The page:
Click here to preview the new Fast Company

Want to try out the new

If you’d like to return to the previous design, click the yellow button on the lower left corner.

7 Ways To Finally Stop Being Late For Everything

Chronically tardy, flagrantly non-punctual, or just lazily never on time? Read this before it's too late!

"The trouble with being punctual," so goes the saying, "is that there's no one there to appreciate it."

Yet if you have a meeting with your boss, a coffee date, or a job interview, you know they'll appreciate it. Still, it's easy to fall afoul of the tyranny of the clock: between our endlessly distracted minds and distraction-rich devices, we can fall into a pit clicksand—and soon need to scurry out the door.

Keeping appointments can be a bitch, even in Antarctica.

Thankfully, a range of professional organizers and time consultants have detangled the many reasons we're late. Here are a few ways to address them.

1) Do a walkthrough

Oh, so you think that your friendly neighborhood cafe is just eight minutes away, but is it really? Order expert Rashelle Isip says to do "walkthrough" to find out just how long it'll take to get from your office to latte land. Because if you're meeting someone for coffee—and trying to score some nonsleazy networking points—punctuality is a form of graciousness.

2) Schedule "stop working" time

It'll take a moment (or eight) to unplug from your task at hand—you'll have chat windows to close, autoresponders to set, bathrooms to use. So allow for some buffer time.

3) Wholly prepare for the whole appointment

Okay, so you might be able to get your physical body to the place on time, but will you have the preparation? Similar to doing your due diligence before hopping on a phone call, any professional meeting requires homework: what does this person do? Why are you meeting? What are the outcomes you're looking for? And if you haven't met them before, what does this person even look like?

If we don't get that prep done before the meeting, we could be walking down the sidewalk (or, worse, driving) while looking up their vital stats on our phones—an extremely unproductive form of procrastination. So let's avoid that.

Once you get to said café, follow the rules for excellent coffee meetings.

4) Avoid the time-suck

If you have 15 minutes before a meeting, don't dissolve yourself into a super absorbing task, Isip says; those are much better suited to your work in the cave. Instead, do "shallow" work, like answering a few email or catching up your news.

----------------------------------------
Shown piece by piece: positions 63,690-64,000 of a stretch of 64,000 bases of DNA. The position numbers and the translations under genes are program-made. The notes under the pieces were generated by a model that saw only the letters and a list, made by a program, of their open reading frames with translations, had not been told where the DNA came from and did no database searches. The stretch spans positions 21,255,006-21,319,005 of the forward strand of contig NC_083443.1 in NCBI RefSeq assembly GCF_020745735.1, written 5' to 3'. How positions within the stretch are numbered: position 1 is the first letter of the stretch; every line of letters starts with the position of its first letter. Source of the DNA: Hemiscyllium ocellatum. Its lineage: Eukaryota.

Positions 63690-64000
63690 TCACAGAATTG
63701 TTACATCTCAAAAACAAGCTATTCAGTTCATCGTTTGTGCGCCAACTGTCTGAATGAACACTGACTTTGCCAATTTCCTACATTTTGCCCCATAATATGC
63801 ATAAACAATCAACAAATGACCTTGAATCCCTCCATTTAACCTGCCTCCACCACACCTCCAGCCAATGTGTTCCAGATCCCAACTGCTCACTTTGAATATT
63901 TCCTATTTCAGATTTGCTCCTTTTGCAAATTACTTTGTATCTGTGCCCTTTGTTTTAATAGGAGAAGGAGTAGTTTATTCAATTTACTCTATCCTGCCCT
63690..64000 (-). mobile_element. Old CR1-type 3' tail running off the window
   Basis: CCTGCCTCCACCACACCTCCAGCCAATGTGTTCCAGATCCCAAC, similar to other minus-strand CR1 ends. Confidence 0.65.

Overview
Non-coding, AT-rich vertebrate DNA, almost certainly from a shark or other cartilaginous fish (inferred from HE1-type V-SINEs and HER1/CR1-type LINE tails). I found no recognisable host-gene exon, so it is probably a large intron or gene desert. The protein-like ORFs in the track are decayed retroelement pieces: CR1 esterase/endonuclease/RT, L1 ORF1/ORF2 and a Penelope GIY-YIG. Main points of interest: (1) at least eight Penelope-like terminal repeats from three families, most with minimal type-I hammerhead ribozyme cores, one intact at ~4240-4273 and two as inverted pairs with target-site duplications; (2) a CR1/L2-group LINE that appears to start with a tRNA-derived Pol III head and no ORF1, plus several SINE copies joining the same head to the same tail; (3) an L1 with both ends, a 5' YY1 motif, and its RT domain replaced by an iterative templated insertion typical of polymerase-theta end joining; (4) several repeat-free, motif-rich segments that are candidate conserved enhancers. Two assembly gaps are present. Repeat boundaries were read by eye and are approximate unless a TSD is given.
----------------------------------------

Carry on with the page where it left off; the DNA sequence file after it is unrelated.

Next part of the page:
5) Expect things to go wrong

Traffic gets screwy, especially in Mexico City or Moscow. Trains get late, especially in Brooklyn. So if you're planning around everything going right, you're getting yourself late.

6) Avoid "One More Task Syndrome"

We're all obsessed with productivity—sometimes it gets a little weird. And sometimes it makes us late.

"I think this is a technical fix for a psychologically driven behavior," says organization expert Julie Morgenstern. "You feel you have to be productive, so you shove one more thing in before you have to leave."

This can take insidious forms: you fuss with your desk, open your mail, gobble up an emergency Snickers bar. And surprise: you're late again.

7) Embrace the early

If being early feels like a waste of time, you may have jerk-like time tendencies. Instead, come prepared for the pause: bring a book or something to work on. Or just closely observe the world around you—since that's the foundation of creativity.

Hat tip: Time Management Ninja

[Image: Flickr user Susan Sermoneta]

Add New Comment


  • Diane Dudeck

    I also believe that being late is a choice. If it's always someone else's fault or your excuse list is dog-eared and worn, case closed. Being chronically late also sends a strong message that you believe your time is more valuable than those waiting for you.

  • vmamafrika

    You know what? Some of us truly struggle with punctuality. It's a weakness, just like perfectionism or untidiness. I've learnt that I'm often late due to my overloaded schedule. Take for instance last Friday. We set up the meeting on Thursday, and I willed myself throughout the afternoon to make sure my clothes are ironed, shoes are clean, etc. But I spent the time preparing mentally for the meeting (practising for it, listening to lessons on the subject etc), and before I knew it, it was 11pm.

    As I flew to the meeting venue, I promised that this was the last time I was going to do that to myself. Because being late hurts the person who is as much as the one who has to wait.

    Thankfully, the person I was meeting had been held up in another meeting so my five-minute lateness wasn't noticed --- and I got some time to freshen up.

    Anyway, my point is that being late isn't always a sign of disrespect.

  • Rashelle Isip

    Very true. All actions (or even non-actions) begin with a certain amount of intent.

  • Tahera Nilufar Morshed

    I always prefer to be in the place of meeting early. This give me the opportunity to get accustomed to the place and calm my nerves a bit. Professional meet ups are tiresome for introverts :(

  • Rashelle Isip

    I also like to arrive early for meetings. I'd rather have the luxury of a few more minutes on my hands to spend as I so choose, versus being pressed for time.

  • Gerry L

    Yes. Puctuality is gracious. And chronic tardiness is rude. Occasionally "things happen" to cause people to be late, but it should be the exception rather than the rule. All those tips are ingrained in people who dread being late. I sure hope those people who routinely show up late will take them to heart so those of us who show up 15 minutes early aren't stuck waiting another 15 minutes for you.

  • Rashelle Isip

    I completely agree with you. I once read a story about a woman who said she'd gladly give 15 minutes to anyone, but would wait 15 minutes for no one. Sure gets you thinking about what is important!